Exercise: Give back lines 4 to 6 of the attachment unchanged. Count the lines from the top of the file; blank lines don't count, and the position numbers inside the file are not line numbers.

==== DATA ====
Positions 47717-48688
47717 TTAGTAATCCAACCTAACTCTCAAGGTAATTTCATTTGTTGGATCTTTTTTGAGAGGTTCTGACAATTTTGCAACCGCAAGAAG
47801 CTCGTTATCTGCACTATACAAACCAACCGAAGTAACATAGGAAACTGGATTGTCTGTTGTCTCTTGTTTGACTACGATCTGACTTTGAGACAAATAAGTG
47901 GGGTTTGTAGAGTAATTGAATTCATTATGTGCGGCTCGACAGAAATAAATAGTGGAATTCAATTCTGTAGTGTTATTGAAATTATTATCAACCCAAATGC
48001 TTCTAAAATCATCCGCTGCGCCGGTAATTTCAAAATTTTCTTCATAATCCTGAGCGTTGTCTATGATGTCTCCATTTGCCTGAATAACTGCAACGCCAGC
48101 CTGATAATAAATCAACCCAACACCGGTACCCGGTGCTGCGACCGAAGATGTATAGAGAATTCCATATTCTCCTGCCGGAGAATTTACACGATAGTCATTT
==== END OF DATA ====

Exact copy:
47901 GGGTTTGTAGAGTAATTGAATTCATTATGTGCGGCTCGACAGAAATAAATAGTGGAATTCAATTCTGTAGTGTTATTGAAATTATTATCAACCCAAATGC
48001 TTCTAAAATCATCCGCTGCGCCGGTAATTTCAAAATTTTCTTCATAATCCTGAGCGTTGTCTATGATGTCTCCATTTGCCTGAATAACTGCAACGCCAGC
48101 CTGATAATAAATCAACCCAACACCGGTACCCGGTGCTGCGACCGAAGATGTATAGAGAATTCCATATTCTCCTGCCGGAGAATTTACACGATAGTCATTT